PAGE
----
Remember that you must clean up your dog’s waste on a hiking trail just as you would in a residential neighborhood. According to the website American Trails, dog owners must place the waste in a bag and then bury it in a hole located 200 feet or more from the main trail. The hole should be a minimum of six inches deep. You also need to train your dog not to urinate too closely to a water source.

If your dog gets a clean bill of health at his checkup, you can start training him for the rigors of hiking at home. Place a lightweight or empty pack on his back on the first day and go walking with him. You can gradually increase the weight each day until it’s close to what your dog would carry on a hiking trail. At its heaviest, the pack should not exceed one-quarter of your dog’s total body weight. American Trails also recommends not taking a dog hiking until he’s at least one year old since he would have difficulty handling the weight of the pack.

What to Bring on Your Hike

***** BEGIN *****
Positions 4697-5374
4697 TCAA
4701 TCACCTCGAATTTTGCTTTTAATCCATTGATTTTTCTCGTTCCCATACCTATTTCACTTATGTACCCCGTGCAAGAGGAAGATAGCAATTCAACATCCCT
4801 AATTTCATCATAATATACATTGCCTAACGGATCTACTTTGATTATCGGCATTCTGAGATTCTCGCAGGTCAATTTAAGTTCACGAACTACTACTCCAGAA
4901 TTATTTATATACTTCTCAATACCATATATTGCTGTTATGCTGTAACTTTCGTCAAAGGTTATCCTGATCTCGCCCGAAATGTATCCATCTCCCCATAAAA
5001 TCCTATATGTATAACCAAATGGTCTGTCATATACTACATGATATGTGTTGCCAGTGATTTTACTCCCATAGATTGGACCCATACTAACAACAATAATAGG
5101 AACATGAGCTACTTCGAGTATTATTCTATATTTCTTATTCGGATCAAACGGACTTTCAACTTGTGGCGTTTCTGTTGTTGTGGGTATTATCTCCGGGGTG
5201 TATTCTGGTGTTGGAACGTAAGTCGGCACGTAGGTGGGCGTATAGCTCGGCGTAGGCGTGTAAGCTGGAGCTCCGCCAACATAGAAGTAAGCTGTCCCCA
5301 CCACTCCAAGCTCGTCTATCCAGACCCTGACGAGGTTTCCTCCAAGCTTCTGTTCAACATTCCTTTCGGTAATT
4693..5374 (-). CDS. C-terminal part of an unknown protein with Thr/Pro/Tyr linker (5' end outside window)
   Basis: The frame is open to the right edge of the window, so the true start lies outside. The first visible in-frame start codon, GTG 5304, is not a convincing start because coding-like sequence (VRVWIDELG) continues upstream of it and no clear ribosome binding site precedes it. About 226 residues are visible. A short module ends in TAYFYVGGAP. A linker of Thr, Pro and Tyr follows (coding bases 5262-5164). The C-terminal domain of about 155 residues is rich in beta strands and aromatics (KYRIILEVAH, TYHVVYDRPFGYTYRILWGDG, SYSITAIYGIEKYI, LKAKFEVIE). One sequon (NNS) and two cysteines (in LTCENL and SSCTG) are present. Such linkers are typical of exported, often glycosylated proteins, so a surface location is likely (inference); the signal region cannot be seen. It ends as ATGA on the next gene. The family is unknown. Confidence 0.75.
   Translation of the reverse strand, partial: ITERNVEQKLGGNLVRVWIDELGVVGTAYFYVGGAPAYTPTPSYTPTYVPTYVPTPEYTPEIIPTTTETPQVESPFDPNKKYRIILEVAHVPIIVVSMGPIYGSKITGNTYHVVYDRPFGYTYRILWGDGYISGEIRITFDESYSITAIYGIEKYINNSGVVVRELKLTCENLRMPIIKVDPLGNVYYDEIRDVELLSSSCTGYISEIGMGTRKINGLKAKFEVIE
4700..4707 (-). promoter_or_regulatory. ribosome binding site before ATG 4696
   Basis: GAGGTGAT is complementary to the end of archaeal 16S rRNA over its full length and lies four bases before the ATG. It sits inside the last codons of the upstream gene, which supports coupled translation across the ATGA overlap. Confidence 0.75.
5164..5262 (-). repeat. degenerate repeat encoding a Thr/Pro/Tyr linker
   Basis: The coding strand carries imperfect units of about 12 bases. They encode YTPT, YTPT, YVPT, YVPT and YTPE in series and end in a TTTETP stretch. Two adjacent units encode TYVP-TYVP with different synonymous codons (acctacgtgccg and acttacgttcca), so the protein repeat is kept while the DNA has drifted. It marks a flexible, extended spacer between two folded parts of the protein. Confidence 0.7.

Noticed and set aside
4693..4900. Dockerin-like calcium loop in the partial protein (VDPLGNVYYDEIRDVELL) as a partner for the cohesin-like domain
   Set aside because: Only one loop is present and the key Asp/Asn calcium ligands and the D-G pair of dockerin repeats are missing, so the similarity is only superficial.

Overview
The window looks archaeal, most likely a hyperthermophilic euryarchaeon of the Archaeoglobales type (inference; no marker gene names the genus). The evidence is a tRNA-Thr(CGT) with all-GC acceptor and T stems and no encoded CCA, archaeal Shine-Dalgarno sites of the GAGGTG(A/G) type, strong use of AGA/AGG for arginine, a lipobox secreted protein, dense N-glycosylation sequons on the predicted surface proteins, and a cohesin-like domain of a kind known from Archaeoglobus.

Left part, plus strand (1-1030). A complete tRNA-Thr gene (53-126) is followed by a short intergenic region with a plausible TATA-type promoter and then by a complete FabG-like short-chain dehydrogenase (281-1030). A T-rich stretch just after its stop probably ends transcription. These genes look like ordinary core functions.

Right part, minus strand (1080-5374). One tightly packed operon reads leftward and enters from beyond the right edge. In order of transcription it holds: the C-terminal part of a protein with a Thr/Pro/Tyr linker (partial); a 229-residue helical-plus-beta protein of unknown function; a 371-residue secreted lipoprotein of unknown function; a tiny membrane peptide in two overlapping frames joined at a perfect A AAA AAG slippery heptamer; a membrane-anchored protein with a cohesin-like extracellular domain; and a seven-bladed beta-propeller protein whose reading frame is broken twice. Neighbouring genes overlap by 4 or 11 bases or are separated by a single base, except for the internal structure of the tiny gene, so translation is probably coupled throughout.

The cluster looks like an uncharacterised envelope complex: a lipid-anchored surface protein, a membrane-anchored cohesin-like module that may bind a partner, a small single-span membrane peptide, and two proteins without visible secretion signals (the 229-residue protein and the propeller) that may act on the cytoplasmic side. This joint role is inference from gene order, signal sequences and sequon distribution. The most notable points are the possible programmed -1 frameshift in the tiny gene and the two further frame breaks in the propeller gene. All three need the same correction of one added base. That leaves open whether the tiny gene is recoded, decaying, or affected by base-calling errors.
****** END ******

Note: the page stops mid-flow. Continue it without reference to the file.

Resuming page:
When you’re deep in the woods, you may not be able to find help if your dog experiences an illness or injury for several hours. For this reason, plan to pack a canine first-aid kit and bring it with you. The kit should contain the following items at a minimum:

  • Whistle
  • Regular medication
  • Rubber gloves
  • Cotton swabs
  • Small and large bandages
  • A lighted collar
  • Tweezers for removing ticks or other insects
  • Dog food as well as dishes for the food and water
  • A coat for cooler weather in the evening and early morning
  • A nail file and clipper along with protection for nails and paw pads
  • Towels for bathing, cooling, and wiping off paws

Once you have mastered the art of hiking with your dog, you might just decide that you want to go camping together in a national park. We wish you both a fun and active summer!

Photo Credit: Pixabay

It's an unfortunate myth that all dogs naturally know how to swim. Although some breeds take to swimming quickly and become strong swimmers, other breeds require human instruction. Dogs that have a short muzzle or those with a larger than normal distance between their hindquarters and chest can’t survive in water for very long.